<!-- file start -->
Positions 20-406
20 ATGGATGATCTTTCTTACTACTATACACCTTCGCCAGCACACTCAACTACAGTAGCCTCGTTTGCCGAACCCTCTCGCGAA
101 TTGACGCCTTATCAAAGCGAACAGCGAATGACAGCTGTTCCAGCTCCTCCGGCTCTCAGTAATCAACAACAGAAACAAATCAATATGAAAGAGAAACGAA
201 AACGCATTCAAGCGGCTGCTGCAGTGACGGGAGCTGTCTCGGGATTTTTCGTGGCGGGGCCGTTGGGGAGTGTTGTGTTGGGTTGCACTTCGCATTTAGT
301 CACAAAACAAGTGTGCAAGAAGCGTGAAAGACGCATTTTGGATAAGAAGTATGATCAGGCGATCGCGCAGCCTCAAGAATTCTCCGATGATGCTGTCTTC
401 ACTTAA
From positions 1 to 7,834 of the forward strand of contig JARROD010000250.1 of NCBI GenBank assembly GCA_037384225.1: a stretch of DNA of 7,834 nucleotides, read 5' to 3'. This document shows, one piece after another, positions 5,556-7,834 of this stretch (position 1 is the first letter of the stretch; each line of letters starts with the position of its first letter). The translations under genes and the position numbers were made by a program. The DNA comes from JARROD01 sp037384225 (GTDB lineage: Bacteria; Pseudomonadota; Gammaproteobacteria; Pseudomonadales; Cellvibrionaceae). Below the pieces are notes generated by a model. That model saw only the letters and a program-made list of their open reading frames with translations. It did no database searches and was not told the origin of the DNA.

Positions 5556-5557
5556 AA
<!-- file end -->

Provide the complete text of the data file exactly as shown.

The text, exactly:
Positions 20-406
20 ATGGATGATCTTTCTTACTACTATACACCTTCGCCAGCACACTCAACTACAGTAGCCTCGTTTGCCGAACCCTCTCGCGAA
101 TTGACGCCTTATCAAAGCGAACAGCGAATGACAGCTGTTCCAGCTCCTCCGGCTCTCAGTAATCAACAACAGAAACAAATCAATATGAAAGAGAAACGAA
201 AACGCATTCAAGCGGCTGCTGCAGTGACGGGAGCTGTCTCGGGATTTTTCGTGGCGGGGCCGTTGGGGAGTGTTGTGTTGGGTTGCACTTCGCATTTAGT
301 CACAAAACAAGTGTGCAAGAAGCGTGAAAGACGCATTTTGGATAAGAAGTATGATCAGGCGATCGCGCAGCCTCAAGAATTCTCCGATGATGCTGTCTTC
401 ACTTAA
From positions 1 to 7,834 of the forward strand of contig JARROD010000250.1 of NCBI GenBank assembly GCA_037384225.1: a stretch of DNA of 7,834 nucleotides, read 5' to 3'. This document shows, one piece after another, positions 5,556-7,834 of this stretch (position 1 is the first letter of the stretch; each line of letters starts with the position of its first letter). The translations under genes and the position numbers were made by a program. The DNA comes from JARROD01 sp037384225 (GTDB lineage: Bacteria; Pseudomonadota; Gammaproteobacteria; Pseudomonadales; Cellvibrionaceae). Below the pieces are notes generated by a model. That model saw only the letters and a program-made list of their open reading frames with translations. It did no database searches and was not told the origin of the DNA.

Positions 5556-5557
5556 AA